Driving While Black and Brown and LGBTQ

We were two women in a car, holding hands and sleepily making plans for the week. That's when it happened. We were stopped by police officers engaged in their own common practice, a license raid.
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My partner and I were coming home from a gathering with friends in the East Bay. We lived in San Francisco's Mission District at the time and were engaged in the nightly ritual of finding parking. We were two women in a car, holding hands and sleepily making plans for the week. We had to make several loops around the block which included Army street, historically and significantly renamed for Cesar Chavez. That's when it happened. We were stopped by police officers engaged in their own common practice, a license raid.

If you're not familiar, this is what it looks like. Police officers target communities with high immigrant populations, and stop drivers they think might not have licenses. Often they look for ways to justify the stop so that it is not considered profiling but these practices always take place on the streets that outline neighborhoods of color. I am the daughter of two Dominican immigrants and my partner was born in El Salvador. My African ancestry dances across my cheekbones and her indigenous grandmother's form the creases in her smile.

The pretext -- the office said she was weaving -- was flimsy. My partner is a cautious driver and there was no way we were doing anything other than safely making our sixth trip down the lane praying for a space so we could finally go home. Quickly, the cop asked for her license and registration. The two of us were tense and quiet, but grateful that we could speak in coded movements developed during our, then five-year, relationship. We were weary of the stop escalating the ways it sometimes can in communities of color into unnecessary violence.

It seemed like we were on the side of the road forever as the officer looked for something he could cite her for to justify pulling us over. In the end, the policeman wrote her up for having a feather hanging from the rearview mirror that could potentially obstruct her view. Yes, a feather. I am sure we are not the only ones that hang objects of significance that help us feel safe and connected while we drive. She arranged to take time off work and we made the sacrifices we needed to so she could contest that ticket and it was dismissed in court. For weeks, though, we couldn't drive down that street without feeling a strong anger at the reminder.

Yet, we are the lucky ones. We both have documentation. We couldn't stop thinking about our brothers and sisters -- black, brown and "other" like us who do not have documentation and face these practices across the city and nation. They are driving to and from home, work, hospitals, schools and stores and each time they risk being stopped and detained. Only nine states and the District of Columbia give licenses to undocumented people.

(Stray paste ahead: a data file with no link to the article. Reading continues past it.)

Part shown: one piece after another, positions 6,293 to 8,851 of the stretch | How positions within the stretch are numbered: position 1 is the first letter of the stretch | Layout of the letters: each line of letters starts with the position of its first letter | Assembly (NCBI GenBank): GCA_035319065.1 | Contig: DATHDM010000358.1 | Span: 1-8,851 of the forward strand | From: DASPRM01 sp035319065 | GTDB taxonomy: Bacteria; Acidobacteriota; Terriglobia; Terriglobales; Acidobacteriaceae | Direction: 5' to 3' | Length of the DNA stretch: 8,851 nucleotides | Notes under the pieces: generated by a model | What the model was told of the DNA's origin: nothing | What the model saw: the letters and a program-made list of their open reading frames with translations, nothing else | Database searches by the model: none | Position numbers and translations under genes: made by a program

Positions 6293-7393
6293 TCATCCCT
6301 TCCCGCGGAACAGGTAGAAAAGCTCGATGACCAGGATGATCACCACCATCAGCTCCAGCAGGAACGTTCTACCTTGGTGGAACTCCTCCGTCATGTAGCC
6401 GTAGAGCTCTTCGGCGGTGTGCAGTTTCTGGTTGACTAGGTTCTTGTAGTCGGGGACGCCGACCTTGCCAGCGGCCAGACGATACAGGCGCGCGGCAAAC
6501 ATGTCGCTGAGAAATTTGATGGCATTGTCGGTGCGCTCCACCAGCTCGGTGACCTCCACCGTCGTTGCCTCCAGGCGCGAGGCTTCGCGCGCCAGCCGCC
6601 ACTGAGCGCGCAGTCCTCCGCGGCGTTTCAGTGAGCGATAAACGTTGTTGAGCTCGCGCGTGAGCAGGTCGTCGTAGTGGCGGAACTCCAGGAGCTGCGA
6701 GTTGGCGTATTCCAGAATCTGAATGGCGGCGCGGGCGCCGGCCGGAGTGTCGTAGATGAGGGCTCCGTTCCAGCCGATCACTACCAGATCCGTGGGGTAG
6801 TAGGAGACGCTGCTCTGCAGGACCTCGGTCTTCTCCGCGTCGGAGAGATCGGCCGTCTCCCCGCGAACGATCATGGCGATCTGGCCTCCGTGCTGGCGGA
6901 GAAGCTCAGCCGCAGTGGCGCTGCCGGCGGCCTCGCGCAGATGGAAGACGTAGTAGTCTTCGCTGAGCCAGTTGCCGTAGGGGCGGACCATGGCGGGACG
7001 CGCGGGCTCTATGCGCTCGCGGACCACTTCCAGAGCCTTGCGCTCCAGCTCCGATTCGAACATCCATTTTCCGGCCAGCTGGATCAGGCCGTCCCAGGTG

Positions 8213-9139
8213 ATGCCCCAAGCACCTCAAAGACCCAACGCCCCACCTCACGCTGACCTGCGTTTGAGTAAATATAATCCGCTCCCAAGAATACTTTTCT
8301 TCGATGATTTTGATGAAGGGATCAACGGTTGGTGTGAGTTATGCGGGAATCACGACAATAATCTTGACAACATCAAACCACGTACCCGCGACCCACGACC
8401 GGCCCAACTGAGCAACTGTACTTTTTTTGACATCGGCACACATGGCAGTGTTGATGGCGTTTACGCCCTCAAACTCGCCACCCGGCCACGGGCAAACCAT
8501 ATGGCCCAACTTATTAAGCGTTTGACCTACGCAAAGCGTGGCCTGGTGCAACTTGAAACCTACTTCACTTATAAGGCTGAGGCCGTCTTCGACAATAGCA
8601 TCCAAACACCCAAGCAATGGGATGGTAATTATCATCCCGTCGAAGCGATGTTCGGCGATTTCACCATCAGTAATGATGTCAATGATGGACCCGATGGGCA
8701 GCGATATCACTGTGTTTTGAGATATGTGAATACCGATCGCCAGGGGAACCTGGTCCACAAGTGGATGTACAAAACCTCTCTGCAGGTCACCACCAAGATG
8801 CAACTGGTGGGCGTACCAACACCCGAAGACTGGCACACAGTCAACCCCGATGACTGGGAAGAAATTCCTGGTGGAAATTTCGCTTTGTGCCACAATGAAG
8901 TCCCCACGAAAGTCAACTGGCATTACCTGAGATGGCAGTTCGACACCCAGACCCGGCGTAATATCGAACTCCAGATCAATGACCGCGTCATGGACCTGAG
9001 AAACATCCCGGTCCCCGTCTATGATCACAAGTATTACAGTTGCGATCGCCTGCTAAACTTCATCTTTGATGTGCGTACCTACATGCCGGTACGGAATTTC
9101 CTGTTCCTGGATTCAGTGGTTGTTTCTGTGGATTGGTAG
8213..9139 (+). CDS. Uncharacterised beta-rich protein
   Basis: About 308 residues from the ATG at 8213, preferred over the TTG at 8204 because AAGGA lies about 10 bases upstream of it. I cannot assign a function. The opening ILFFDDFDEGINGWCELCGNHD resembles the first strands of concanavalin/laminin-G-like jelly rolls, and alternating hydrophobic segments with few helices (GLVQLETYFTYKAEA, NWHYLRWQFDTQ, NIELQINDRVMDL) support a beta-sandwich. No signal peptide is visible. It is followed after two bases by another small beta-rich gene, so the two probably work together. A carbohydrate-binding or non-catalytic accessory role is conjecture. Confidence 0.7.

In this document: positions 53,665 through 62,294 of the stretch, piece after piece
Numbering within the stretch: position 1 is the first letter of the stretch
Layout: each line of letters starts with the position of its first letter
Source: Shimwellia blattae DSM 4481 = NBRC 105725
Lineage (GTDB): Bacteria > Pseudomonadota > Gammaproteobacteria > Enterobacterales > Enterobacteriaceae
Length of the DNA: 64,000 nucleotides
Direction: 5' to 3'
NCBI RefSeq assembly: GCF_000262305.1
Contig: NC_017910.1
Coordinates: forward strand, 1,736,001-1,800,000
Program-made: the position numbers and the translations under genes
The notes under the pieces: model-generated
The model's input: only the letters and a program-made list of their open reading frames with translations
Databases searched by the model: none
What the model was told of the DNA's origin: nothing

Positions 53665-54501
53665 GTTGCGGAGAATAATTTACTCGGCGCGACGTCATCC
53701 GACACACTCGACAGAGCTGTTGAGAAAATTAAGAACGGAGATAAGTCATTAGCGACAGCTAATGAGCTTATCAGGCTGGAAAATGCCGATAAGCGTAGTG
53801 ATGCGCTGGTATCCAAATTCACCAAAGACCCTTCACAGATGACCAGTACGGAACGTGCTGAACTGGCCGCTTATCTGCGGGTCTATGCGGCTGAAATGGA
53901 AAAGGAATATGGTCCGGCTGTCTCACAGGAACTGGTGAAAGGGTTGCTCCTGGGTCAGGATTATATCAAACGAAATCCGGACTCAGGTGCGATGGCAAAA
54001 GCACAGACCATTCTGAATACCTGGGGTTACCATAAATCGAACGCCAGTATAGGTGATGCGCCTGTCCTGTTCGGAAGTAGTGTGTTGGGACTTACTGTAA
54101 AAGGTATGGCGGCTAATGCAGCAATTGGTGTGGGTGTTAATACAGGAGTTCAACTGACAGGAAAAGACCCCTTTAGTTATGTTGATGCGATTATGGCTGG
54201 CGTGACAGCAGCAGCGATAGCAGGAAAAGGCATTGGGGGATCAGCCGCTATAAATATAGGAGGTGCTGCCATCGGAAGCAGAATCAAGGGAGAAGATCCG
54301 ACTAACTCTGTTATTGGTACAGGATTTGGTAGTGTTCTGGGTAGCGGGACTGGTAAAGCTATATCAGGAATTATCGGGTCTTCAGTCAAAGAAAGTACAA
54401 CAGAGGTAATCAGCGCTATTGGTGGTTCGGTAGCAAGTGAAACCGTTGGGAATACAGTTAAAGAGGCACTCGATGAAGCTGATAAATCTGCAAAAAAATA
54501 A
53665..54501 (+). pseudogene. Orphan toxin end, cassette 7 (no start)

There we sat in our car comforting each other after the officer drove away and we finally parked the car. We were both very upset. Unfairly targeted and forced to stay silent in the moment because of the balance of power, we could only replay what had just happened over and over. Every day, people are discriminated against for ancestry, for gender, for orientation, for immigration status. I wanted to share what that feels like because a lot folks just don't know. We cannot all be in each other's skins and shoes, nor should we have to in order to understand that no one should feel this way. Not in the 29 states where it is still possible to be fired for being gay or transgender. Not in the 41 states where undocumented people risk deportation just by going about their daily business because the U.S. has yet to craft a humane, comprehensive immigration reform.

The principle of discrimination works by allowing authorities to see all of us as suspect instead of seeing the blessings of our differences. People still tell us that we have a choice not to be who we are, or love who we love. People still tell our friends that they have a choice not to move, look for work, or join their families in this country when they come from somewhere else.

Our struggles for rights sit at the intersections of our realities. It is up to us to make the way clear for reform and for the changes necessary so that we can all be safe everywhere -- at work, at school and on the road home.

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